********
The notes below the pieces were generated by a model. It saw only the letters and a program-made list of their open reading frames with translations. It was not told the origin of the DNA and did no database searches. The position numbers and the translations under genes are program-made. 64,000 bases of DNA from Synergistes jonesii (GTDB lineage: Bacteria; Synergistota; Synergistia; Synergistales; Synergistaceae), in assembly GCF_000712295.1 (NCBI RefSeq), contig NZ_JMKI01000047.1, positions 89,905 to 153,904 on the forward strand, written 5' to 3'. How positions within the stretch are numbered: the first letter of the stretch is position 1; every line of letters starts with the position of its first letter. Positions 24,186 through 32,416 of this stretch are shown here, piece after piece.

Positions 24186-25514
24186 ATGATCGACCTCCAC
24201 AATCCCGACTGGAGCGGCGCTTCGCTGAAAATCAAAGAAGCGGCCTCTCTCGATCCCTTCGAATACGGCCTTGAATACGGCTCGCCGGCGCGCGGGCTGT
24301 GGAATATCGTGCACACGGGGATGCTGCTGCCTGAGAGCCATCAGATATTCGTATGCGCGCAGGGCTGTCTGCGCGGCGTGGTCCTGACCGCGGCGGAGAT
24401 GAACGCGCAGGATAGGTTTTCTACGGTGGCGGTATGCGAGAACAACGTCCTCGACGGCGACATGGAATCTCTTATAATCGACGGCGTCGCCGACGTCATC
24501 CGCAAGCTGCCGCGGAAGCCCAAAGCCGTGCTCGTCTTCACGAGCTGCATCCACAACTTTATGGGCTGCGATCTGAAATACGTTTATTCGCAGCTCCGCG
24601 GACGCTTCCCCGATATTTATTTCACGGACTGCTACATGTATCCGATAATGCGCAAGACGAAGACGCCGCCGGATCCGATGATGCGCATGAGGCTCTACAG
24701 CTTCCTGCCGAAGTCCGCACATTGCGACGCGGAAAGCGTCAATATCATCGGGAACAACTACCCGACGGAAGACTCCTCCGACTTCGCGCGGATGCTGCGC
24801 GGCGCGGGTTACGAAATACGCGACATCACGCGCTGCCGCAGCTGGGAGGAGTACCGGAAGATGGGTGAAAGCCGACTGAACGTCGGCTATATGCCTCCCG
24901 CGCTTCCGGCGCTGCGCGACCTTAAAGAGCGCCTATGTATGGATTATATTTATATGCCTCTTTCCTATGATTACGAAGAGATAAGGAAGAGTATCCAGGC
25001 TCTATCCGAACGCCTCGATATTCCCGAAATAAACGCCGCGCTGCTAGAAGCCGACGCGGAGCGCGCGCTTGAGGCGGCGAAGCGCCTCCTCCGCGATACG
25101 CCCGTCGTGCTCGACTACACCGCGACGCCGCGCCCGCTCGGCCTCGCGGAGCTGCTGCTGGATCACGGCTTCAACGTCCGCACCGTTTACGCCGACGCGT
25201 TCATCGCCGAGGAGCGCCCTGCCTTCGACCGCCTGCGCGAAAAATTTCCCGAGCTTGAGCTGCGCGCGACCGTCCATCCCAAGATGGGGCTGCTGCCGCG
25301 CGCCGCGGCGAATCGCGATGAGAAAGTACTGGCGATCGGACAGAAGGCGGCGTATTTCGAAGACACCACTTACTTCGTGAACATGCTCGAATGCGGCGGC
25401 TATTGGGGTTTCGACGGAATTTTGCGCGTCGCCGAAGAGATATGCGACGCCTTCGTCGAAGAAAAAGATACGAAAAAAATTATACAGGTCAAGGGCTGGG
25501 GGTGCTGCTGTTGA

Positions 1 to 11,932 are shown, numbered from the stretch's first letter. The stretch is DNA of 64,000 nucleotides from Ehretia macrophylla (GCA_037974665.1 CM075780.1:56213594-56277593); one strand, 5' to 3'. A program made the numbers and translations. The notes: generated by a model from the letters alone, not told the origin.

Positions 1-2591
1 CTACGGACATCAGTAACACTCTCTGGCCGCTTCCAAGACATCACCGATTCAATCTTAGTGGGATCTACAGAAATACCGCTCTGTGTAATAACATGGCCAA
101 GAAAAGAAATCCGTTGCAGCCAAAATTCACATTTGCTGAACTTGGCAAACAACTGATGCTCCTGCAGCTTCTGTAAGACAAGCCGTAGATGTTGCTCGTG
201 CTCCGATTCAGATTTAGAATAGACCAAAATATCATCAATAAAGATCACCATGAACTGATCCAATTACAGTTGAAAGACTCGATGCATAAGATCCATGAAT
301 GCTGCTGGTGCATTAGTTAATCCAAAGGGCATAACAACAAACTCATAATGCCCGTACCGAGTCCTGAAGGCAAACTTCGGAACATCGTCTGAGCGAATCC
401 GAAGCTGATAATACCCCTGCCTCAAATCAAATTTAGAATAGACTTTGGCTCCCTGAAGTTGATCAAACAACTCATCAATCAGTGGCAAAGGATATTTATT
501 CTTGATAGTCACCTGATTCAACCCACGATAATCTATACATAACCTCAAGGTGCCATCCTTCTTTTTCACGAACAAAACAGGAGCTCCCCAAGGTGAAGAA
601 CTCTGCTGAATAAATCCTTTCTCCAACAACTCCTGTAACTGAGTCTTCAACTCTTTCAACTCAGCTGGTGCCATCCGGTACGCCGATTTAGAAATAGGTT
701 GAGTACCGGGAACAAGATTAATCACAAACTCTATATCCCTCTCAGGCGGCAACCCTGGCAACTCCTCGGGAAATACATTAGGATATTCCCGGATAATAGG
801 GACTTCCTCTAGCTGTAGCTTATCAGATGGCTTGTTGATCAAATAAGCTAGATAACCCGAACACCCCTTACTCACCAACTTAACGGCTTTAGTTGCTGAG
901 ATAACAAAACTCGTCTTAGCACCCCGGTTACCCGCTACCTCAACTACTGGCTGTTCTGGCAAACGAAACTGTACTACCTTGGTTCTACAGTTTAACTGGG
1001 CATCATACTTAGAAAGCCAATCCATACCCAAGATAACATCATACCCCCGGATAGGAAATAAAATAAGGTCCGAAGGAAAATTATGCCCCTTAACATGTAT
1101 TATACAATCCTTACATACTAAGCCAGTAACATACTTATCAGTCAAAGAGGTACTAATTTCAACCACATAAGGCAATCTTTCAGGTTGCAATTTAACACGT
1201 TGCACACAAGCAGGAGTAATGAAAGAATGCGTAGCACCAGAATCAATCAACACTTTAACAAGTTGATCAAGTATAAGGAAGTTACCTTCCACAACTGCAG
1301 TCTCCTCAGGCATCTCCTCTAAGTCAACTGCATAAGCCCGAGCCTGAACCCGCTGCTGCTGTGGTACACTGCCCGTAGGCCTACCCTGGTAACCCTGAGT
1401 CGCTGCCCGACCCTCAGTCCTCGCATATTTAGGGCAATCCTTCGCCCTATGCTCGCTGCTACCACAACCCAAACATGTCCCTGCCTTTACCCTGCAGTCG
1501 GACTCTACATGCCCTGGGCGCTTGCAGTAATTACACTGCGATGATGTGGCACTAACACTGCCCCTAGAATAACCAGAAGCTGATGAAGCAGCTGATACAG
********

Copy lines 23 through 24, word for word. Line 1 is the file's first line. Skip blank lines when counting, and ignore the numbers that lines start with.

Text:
301 GCTGCTGGTGCATTAGTTAATCCAAAGGGCATAACAACAAACTCATAATGCCCGTACCGAGTCCTGAAGGCAAACTTCGGAACATCGTCTGAGCGAATCC
401 GAAGCTGATAATACCCCTGCCTCAAATCAAATTTAGAATAGACTTTGGCTCCCTGAAGTTGATCAAACAACTCATCAATCAGTGGCAAAGGATATTTATT